11/25 Reassembly continues...

When I was installing the protective white rubber boot over the battery solenoid, I put a little pressure on the terminal I was forcing the rubber boot over. The battery solenoid energized! I found I could energize it by applying up pressure against the terminal from the battery. Definately bad internally. I got a new solenoid from Aerozona Parts but the new solenoid had two small terminals on the front of it instead of one like I had. No problem, you just hook one wire to 12 VDC and one to ground to energize the relay. I hooked the red Vertical power lead to one of the terminals and then ran a line from the other terminal to ground. When I turned on the power, the Vertical Power switch panel gave me a Battery Contactor failure alarm. I disconnected the power lead and applied power directly from the battery and the contactor energized. After a quick call to Marc at Vertical Power, he told me in a polite way that the Vertical power lead supplies ground to the contactor not 12 VDC as it states in the installation manual so I had wired it backwards. :<( This makes sense as you can use the vertical power lead with either the single or dual post battery contactor. I knew this but had forgotten it and felt embarrased that I didnt consult the installation manual again. I was thinking the red lead meant 12 VDC. After wiring the battery solenoid the correct way (run a jumper from the hot batt terminal to one of the small terminals and install the Vertical Power lead on the other terminal), the battery contactor failure alarm went away. It made me more comfortable with the robustness of the VP setup knowing that even though I had installed the wiring backwards, nothing was damaged or messed up. The VP-100 just notified me of the error and once I wired it correctly, everything was ok again. Below is a picture showing the two post battery solenoid. The yellow wire between the two small posts is a diode that helps prolong the life of the solenoid.

I spent a couple of hours this morning going thru the dynon EMS setup menus item by item.
Shown below is the Dynon Install setup menu.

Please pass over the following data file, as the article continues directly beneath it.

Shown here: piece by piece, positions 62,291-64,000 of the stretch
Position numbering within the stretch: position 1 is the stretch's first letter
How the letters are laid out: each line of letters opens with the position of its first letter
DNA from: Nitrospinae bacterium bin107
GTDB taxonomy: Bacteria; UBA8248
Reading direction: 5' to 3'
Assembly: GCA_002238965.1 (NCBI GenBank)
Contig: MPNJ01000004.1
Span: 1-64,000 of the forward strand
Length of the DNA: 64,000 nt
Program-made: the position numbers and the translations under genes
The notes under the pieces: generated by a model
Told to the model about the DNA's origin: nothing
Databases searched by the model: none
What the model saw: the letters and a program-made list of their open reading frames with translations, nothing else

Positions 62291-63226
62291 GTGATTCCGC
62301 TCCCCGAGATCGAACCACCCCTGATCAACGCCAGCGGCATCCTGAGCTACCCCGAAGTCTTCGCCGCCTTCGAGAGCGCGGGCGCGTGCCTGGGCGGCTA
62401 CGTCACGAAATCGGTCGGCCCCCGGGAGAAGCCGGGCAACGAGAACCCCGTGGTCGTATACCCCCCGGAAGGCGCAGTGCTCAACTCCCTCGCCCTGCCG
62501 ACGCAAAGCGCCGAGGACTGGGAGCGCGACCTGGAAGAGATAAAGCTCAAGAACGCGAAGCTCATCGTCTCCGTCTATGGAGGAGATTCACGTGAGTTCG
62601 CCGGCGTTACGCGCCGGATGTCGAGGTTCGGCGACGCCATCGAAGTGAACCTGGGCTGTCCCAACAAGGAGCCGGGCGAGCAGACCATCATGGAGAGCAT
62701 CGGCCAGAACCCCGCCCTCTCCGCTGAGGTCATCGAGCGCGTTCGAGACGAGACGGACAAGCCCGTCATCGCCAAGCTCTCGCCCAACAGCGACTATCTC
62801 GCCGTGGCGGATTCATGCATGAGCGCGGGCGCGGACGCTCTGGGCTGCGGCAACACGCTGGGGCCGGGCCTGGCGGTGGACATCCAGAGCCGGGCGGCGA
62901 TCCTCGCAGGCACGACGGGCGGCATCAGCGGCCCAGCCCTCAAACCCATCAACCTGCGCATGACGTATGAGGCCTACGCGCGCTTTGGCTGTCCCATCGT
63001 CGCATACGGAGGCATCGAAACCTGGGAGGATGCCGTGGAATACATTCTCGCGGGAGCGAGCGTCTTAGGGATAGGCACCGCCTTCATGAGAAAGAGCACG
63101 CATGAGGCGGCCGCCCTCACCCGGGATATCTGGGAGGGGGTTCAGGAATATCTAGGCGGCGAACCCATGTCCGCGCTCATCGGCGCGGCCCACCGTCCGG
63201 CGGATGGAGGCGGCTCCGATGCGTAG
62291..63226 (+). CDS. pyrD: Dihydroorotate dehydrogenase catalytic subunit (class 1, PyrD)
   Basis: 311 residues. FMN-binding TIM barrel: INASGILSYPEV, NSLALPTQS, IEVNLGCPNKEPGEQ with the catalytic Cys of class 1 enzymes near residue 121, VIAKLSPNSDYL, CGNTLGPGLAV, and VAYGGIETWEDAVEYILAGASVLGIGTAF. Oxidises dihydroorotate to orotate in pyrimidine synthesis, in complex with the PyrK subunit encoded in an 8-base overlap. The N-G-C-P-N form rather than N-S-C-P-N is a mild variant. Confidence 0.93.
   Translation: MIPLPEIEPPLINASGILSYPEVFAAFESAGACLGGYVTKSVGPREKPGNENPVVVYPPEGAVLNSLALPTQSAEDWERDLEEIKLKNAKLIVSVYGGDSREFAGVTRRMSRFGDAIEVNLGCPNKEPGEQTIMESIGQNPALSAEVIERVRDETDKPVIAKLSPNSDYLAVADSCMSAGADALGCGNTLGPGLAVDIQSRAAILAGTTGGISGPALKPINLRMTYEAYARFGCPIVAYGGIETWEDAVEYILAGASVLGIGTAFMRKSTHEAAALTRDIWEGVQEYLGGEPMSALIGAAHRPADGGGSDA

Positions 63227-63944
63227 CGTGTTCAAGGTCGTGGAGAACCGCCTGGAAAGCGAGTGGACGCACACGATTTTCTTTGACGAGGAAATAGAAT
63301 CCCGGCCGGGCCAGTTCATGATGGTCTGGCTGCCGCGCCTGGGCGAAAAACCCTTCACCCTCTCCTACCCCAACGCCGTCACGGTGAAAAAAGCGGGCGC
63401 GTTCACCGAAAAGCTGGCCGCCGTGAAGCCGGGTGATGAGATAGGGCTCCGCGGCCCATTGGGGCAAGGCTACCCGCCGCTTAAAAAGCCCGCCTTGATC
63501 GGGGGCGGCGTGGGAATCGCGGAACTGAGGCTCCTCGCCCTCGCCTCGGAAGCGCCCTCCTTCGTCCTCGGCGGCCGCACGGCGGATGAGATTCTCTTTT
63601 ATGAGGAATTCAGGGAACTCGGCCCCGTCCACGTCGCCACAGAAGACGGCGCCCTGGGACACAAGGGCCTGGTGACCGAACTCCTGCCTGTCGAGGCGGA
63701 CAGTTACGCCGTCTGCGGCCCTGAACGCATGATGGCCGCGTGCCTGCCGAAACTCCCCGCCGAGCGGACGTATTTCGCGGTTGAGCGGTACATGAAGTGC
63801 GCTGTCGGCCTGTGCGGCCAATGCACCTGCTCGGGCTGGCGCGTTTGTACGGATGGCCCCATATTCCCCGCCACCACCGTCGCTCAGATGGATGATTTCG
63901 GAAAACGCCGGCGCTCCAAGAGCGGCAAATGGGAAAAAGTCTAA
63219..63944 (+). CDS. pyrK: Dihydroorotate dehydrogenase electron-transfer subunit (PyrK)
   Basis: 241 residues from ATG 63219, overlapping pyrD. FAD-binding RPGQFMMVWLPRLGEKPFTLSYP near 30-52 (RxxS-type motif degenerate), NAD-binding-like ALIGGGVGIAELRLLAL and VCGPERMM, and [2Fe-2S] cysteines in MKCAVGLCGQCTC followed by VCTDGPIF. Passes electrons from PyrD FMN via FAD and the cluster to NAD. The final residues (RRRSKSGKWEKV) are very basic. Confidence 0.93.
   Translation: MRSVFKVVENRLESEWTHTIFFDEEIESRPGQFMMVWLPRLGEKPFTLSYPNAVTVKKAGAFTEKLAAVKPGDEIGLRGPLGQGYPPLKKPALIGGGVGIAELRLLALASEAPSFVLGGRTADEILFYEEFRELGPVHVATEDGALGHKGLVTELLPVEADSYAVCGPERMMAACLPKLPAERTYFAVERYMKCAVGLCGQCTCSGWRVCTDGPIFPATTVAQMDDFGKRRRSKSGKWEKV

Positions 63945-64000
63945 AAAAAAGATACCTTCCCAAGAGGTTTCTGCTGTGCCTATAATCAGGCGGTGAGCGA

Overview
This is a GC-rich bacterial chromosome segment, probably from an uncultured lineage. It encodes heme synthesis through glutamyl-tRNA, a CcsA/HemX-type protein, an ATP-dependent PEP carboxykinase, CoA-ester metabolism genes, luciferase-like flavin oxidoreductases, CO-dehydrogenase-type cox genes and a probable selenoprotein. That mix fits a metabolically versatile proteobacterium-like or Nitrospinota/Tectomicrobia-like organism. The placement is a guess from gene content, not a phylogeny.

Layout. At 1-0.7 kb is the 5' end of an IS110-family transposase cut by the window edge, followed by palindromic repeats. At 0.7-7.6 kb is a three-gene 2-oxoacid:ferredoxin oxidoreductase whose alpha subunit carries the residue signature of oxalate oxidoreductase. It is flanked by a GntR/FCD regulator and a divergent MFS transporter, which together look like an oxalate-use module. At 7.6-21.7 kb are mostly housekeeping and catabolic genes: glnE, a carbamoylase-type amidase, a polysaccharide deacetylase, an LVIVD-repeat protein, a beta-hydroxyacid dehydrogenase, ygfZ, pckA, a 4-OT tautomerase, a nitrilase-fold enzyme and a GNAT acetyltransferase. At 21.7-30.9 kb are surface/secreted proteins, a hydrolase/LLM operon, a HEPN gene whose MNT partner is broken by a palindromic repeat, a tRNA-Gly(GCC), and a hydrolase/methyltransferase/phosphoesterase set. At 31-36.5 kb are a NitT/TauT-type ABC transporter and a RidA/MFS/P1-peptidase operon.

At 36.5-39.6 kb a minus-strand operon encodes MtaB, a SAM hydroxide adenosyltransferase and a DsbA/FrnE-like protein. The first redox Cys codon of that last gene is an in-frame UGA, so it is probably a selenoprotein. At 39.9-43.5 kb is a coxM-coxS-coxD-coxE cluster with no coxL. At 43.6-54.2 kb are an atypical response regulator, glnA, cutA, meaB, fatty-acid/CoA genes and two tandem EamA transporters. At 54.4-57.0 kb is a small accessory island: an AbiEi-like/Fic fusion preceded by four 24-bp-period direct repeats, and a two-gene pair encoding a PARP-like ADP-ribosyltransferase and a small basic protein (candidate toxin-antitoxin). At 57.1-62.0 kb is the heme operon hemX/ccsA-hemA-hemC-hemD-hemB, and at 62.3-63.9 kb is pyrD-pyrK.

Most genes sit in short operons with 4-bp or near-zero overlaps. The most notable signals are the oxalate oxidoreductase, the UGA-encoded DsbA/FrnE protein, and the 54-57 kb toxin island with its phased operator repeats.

After getting everything mostly programmed, I finished up all of the final little details that needed to be done before the airplane was ready to fly. I had rebuilt the master brake cylinders a couple of weeks ago, but had not added any brake fluid yet. Since the RV-4 brake cylinders are mounted upside down, its a little difficult to get all of the air out of them. I made a pressure bleeder out of a 1/2 gallon pump up sprayer from Ace hardware and some 1/4 tubing.
It took us a long time to get the brakes bled properly. We added the fluid from the bottom of the brake calipers. Next time I am going to try using the pressure bleeder from the top of the master reservoir.
Heres a picture of the Dynon EMS right after first startup. One thing I immediately noticed is that the tach is not working. After thinking about it I realized I had ran a new power lead from VP control unit and had not programmed it yet. So once I profile the power lead correctly in the VP switch panel, the tach should start working. The fuel flow is showing 12.4 gallons an hour. I know that is incorrect for an idle setting so I need to adjust the K factor until the fuel flow is correct.

I also need to drain my fuel from the tanks and then add a gallon at a time while running the Dynon fuel calibration progarm. The picture below shows the fuel screen.

Tomorrow I will work on getting the problems fixed that came up during the startup. One other problem that kept me from flying today is that the Plane Power alternator is not charging so I have to figure out what the problem is with it.

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